We’re very lucky that we can go a year or two and not have to make money. We are alright in that way. I don’t want to say anything that says it’s good because my situation is really great and a lot of people’s situations are really bad but we also have a new baby and he’s just a year and a couple months old. Being able to be with him, have your routines that you do every day in your own house and his own bed…and airports are great. I love airports and I love airplanes and hotels and all that, but nothing is as wonderful as being in your house doing your thing.
JPG: Various artists do things in different ways. I think of The Flaming Lips like Andy Warhol’s Factory, where something creative is going on almost every day. Besides family time, are you and the band working on stuff?
WC: That’s the part of it that I’ve probably enjoyed the most. I hesitate to say “enjoy” because for me so many things I do is a collaboration. I’m very lucky to have so many guys around me and we’re always doing stuff.
But, for the first three months of this we couldn’t even go to each other’s houses. So, I’m painting in my front room. I’m making up songs in the studio but I’m just there by myself, which I would do here and there, but I wouldn’t do it day after day after day like I’ve been able to do in this. So, you’re exactly right. And it’s given me more time, which I didn’t realize I didn’t have before. In this way, I hope that I’m forever changed by this.
I keep in mind that to really enjoy anything in life you do have to spend some time with it. You can’t just glimpse at it and say, “Okay, on to the next thing,” which we’ve been doing the best that we can. We’ve been given this wonderful, wonderful life and a lot of exciting, great things but one of the things that is sacrificed is your time. You spend a lot of time in airports and soundchecks and things.
I try to make every situation wonderful and love it all but not having any time to do anything whereas this has opened all that up and I’m like, “Oh my gosh! I’ve been a fool. I didn’t realize it.”
JPG: The band has either been on the road or recording. You’ve been quite prolific with recordings coming out on a consistent basis. So, at least you still have the ability to record for what could be a next Flaming Lips album or some future collaboration…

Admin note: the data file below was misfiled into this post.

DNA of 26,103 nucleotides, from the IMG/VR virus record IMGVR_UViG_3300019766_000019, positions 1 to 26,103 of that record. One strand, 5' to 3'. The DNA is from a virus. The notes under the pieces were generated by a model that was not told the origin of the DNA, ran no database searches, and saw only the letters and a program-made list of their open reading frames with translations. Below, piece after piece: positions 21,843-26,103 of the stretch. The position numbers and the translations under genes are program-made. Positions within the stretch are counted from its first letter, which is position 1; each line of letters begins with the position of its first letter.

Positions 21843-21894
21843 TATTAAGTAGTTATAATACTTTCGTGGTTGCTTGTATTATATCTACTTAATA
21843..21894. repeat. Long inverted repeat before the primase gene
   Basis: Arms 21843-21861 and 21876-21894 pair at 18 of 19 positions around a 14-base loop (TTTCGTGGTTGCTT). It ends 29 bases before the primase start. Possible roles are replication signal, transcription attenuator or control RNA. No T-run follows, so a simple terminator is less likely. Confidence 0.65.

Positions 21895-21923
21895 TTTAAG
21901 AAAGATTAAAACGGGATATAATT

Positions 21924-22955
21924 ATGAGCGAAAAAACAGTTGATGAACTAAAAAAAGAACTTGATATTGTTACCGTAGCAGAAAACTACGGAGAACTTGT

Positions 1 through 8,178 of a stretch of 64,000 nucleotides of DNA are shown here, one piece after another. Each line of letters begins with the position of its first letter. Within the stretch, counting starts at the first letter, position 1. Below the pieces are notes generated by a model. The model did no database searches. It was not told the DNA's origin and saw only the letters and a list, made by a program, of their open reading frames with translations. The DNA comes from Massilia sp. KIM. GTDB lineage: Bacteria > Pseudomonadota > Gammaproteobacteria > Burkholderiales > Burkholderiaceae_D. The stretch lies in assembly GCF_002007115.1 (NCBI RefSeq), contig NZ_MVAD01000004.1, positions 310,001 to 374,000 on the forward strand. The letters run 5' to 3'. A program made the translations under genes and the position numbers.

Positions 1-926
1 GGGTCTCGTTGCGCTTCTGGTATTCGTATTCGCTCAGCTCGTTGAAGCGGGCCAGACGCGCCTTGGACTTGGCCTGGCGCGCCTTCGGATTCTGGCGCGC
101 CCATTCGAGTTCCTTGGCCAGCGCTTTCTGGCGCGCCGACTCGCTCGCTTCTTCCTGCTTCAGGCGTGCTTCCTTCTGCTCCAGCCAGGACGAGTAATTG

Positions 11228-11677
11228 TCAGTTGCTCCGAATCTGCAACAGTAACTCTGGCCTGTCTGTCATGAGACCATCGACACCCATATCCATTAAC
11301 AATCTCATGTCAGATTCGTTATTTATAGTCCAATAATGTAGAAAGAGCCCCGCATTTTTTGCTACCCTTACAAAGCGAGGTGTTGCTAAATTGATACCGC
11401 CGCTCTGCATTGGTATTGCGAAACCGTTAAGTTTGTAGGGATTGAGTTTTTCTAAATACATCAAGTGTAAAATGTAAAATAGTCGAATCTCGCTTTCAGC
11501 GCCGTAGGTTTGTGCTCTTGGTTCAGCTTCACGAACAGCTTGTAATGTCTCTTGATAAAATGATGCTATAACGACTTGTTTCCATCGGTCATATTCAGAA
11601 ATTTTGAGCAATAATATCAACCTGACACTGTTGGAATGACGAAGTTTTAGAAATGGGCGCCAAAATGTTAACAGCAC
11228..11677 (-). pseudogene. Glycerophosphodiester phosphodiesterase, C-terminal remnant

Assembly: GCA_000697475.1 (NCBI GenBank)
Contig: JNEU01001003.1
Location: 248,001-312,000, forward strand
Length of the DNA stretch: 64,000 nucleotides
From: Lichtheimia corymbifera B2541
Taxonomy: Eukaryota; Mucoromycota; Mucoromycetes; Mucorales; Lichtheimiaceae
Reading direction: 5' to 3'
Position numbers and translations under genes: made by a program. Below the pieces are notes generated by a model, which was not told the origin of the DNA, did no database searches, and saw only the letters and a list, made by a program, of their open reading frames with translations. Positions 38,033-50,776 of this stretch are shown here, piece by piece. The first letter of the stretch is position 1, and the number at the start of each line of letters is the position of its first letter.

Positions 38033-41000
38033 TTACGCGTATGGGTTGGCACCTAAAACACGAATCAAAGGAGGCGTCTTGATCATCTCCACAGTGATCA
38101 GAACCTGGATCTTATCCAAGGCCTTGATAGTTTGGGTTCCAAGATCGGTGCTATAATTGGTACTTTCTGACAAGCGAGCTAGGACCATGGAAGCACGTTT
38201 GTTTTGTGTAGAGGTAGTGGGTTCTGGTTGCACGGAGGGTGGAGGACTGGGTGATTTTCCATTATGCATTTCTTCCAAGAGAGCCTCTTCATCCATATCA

WC: And ‘cause people don’t realize that when you travel so much even though you may just play a couple of shows, it takes you two weeks to do anything. Then, to get back home. It sounds dorky to say that but I love creating stuff. It doesn’t mean everybody has to see it or hear it or any of that but even just time to contemplate ideas, to go over things and to change things and all that. Less, less tired, less stress but very lucky that our family hasn’t gotten sick and that we can go awhile without making money. So, in that way, probably different from a lot of the world.
JPG: You were talking about the time at home and thinking about things has changed you. Connecting that to reading your introduction to American Head in the press release and listening to the new album, its lyrics, stories and themes have a fantasized version of your past reality, past memories. I don’t recall you being that personal with your work. What brought that up?
WC: I agree. Once you delve into your own world but you’re still mythologizing your own reality, some of the things that we’re singing about are so long ago. All you have is a faint feeling about it and the rest of it is quite blurry. But music and melodies, they do have a way of evoking mysterious things in you that there’s no way you could ever even talk about it but, sometimes, you hear certain phrases or you hear certain tones and something in you is brought back to life. That was starting to become something that we felt like we could do, the more of the songs that we would get. We started off with just a couple. These songs would be two or three years old now.
With the song “Dinosaurs on the Mountain,” that one started to really evoke or encourage us to go deeper. Be more fragile. Be more broken. That one and “Mother I’ve Taken L.S.D.,” that was about three years old. That really began with me singing, “Mother, I’ve taken L.S.D.” and trying to evoke this horrible sadness in the song. And it’s not like a joke about acid. Once Steven [Drozd] and I pushed a little further into that, we felt like, “Well, maybe, we could do a whole album like this.”
Our model would have probably been something like the Beatles’ “Strawberry Fields Forever” where he’s singing about a real place and the things that he’s singing about are real things in his life but yet when I was eight years old and I heard it I wouldn’t have cared what Strawberry Fields really was. To me it was such a cool thing. It evoked plenty of things to me even without me knowing what the real thing was. So, we felt like, maybe, our songs can have that happen, too. We could be singing about something that’s real to us but to the listener it could just be another thing that there is they’re connecting to their life.